The first ever BFI Mediatheque in Scotland will open in Glasgow’s Bridgeton Library at the newly redeveloped Olympia cinema site from Friday 22nd February 2013, offering a new opportunity for visitors to discover the riches of our film and television heritage for free.
The BFI Mediatheque in Glasgow has a specially commissioned collection of Scottish film and television, entitled Scottish Reels, drawn from the collections of the BFI National Archive and Scottish Screen Archive and spanning more than a century of Scottish life and culture. Highlights of Scottish Reels include street scenes in Glasgow from 1901, early colour footage of tartans from 1906 and 1950s colour travelogues recording Scotland’s epic landscapes. Sean Connery (pictured above) makes a rare television appearance in The Bowler and the Bunnet (1967), a documentary he directed about the decline of the Glasgow shipyards. There’s a rich vein of political television drama including the ground-breaking Culloden (1964) and The Cheviot, the Stag and the Black, Black Oil (1974), alongside lyrical film-making (Bill Douglas’ bleak and beautiful autobiographical Trilogy, 1972-78). Big screen classics are also celebrated with films such as Ealing’s subversive comedy of whisky smuggling in the Hebrides Whisky Galore! (1949), chilling occult thriller The Wicker Man (1973), Bill Forsyth’s delightful comedy Local Hero (1983) or Danny Boyle’s thrilling debut Shallow Grave (1994).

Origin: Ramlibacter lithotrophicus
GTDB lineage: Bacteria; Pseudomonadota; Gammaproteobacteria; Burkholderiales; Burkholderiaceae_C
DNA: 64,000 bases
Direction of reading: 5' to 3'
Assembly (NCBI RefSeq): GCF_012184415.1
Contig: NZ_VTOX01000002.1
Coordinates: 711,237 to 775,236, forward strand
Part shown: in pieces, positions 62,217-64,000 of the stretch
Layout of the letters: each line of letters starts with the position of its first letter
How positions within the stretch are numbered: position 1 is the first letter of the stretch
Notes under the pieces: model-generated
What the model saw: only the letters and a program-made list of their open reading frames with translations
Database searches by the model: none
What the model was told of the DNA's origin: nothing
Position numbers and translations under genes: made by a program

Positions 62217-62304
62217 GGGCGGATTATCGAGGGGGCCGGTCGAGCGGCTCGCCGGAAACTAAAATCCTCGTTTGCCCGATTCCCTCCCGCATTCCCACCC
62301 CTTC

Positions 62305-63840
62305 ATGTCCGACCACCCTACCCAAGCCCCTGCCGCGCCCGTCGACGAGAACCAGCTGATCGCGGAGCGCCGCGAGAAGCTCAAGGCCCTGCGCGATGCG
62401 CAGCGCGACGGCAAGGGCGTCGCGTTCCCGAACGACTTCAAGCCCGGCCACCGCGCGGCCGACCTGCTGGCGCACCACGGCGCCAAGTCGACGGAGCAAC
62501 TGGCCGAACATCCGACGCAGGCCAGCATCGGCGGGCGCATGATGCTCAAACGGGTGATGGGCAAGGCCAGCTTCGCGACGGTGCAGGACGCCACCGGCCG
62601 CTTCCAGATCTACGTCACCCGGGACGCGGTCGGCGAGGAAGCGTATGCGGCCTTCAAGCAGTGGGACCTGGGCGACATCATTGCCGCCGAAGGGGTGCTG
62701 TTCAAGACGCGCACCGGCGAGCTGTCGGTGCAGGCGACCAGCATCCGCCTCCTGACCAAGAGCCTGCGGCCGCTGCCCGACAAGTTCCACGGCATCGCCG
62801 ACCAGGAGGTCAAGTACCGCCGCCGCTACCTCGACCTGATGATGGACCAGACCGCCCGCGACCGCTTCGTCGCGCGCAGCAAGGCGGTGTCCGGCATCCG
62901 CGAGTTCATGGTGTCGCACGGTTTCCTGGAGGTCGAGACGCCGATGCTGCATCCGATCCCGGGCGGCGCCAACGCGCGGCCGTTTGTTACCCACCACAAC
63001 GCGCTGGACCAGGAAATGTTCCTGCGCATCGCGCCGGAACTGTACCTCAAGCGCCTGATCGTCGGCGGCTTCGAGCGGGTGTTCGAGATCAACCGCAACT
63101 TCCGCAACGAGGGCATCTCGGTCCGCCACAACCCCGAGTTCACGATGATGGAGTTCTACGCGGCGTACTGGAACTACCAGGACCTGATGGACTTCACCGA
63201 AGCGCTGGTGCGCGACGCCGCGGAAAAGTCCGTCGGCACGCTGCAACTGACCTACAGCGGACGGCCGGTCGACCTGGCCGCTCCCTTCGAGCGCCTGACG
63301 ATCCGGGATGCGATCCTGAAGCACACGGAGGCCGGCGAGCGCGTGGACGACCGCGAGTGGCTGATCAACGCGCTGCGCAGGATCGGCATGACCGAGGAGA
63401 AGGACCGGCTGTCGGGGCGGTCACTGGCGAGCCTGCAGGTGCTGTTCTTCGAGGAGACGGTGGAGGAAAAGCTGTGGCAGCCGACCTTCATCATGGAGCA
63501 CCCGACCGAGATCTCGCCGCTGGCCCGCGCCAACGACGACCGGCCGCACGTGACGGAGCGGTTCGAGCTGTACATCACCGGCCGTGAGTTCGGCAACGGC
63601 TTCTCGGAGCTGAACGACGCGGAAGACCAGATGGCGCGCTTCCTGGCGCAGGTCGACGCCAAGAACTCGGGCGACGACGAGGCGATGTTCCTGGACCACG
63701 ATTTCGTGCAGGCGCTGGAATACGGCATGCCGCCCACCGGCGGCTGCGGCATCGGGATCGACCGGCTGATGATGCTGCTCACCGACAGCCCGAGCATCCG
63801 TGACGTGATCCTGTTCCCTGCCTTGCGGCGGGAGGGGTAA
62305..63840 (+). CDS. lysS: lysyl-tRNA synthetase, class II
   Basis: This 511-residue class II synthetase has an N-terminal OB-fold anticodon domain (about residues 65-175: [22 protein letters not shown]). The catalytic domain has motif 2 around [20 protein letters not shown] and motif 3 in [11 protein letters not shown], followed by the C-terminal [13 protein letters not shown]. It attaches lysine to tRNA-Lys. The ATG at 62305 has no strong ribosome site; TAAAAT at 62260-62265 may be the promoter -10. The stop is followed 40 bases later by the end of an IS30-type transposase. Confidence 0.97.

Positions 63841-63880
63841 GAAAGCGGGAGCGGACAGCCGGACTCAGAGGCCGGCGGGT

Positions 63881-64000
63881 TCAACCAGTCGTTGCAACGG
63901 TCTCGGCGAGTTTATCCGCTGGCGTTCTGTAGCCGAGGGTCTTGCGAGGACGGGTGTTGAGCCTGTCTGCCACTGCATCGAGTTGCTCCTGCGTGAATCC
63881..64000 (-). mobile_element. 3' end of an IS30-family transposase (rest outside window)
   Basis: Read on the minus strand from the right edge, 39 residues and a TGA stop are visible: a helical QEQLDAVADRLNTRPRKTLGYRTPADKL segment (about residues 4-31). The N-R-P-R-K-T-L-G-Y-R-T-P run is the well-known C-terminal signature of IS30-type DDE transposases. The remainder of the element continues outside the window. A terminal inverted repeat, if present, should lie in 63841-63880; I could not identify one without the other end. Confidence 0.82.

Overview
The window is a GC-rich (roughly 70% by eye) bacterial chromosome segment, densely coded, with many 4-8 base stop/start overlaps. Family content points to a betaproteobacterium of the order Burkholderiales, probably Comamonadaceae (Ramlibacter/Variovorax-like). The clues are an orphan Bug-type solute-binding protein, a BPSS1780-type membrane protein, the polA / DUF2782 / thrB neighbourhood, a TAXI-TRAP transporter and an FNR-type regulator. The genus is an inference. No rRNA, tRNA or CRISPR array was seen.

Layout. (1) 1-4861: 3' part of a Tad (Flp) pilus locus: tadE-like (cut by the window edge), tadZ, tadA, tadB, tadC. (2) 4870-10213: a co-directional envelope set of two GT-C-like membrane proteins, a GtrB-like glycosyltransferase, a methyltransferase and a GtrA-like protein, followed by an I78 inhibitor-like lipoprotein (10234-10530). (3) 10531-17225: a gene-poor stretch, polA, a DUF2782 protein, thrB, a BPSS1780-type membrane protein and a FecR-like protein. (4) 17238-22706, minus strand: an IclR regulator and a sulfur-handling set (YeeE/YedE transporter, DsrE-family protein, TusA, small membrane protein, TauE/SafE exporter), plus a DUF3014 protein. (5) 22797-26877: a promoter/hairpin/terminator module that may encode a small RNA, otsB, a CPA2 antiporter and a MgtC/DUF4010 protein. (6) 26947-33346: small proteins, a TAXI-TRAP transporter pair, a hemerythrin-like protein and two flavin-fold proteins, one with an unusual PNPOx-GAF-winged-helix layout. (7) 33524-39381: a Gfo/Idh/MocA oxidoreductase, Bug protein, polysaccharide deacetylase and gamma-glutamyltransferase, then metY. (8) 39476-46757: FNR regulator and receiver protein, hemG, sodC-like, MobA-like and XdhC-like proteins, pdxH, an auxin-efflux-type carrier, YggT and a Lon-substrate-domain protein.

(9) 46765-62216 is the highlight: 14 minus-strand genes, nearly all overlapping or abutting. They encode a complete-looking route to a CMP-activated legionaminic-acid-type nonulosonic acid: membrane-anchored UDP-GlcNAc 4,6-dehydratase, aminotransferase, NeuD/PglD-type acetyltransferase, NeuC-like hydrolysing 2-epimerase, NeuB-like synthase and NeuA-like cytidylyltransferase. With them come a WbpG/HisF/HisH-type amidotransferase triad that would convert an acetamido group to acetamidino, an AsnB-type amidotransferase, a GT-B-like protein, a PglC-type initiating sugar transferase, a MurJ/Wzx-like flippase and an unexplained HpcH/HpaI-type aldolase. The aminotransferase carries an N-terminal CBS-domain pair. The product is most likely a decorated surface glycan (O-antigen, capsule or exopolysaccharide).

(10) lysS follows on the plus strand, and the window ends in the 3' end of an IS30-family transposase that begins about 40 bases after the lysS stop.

The Scottish Reels collection will be permanently available alongside over 2,500 films and TV programmes in Glasgow and at BFI Mediatheques around the UK. Her Majesty the Queen recently visited the BFI’s flagship Mediatheque on a tour of BFI Southbank (October 2012).
Heather Stewart, Creative Director, BFI said, “We are delighted to be working with colleagues in Scotland to bring the riches of these extraordinary national collections to the general public. There’s a wonderful excitement about seeing our world through the eyes of those long dead. Seeing a film shot on Jamaica Street, Glasgow in 1901 gives you a real sense of the past in a way that no other medium can.”
BFI Mediatheques are now located in Glasgow, London, Derby, Cambridge, Newcastle upon Tyne and Wrexham. Additional BFI Mediatheques will open during 2013 with announcements expected later in the year.
All BFI Mediatheques are free to access. Anyone can drop in to browse an extraordinary range of over 2,500 complete films and television programmes drawn from the BFI National Archive and partner collections. The sheer diversity of the collection is dizzying: from vintage Morecambe and Wise, Monty Python or Top of the Pops to Edwardian natural history including unclassifiable gems such as The Acrobatic Fly (1910) or Claude Friese-Greene’s The Open Road (1926) a journey through Britain filmed in colour in 1925, from Land’s End to John O’Groats. There’s silent comedy from pioneers such as R.W. Paul c.1903, documentary footage from Mitchell & Kenyon (1900 – 1912), or contemporary delights in films such as Ken Loach’s The Wind that Shakes the Barley (2006) or Julien Temple’s London: The Modern Babylon (2012). There are collections featuring the film-making of our industrial past, showing shipbuilding, coal-mining and steel-making, and films revealing the colonial histories of Tibet and India, alongside the finest in British television drama. A wide range of other themed collections are available, exploring aspects of British social and cultural history from the 1890s to today, and new titles are added regularly. Whatever your age or interest there’s guaranteed to be something that’s sure to excite and delight.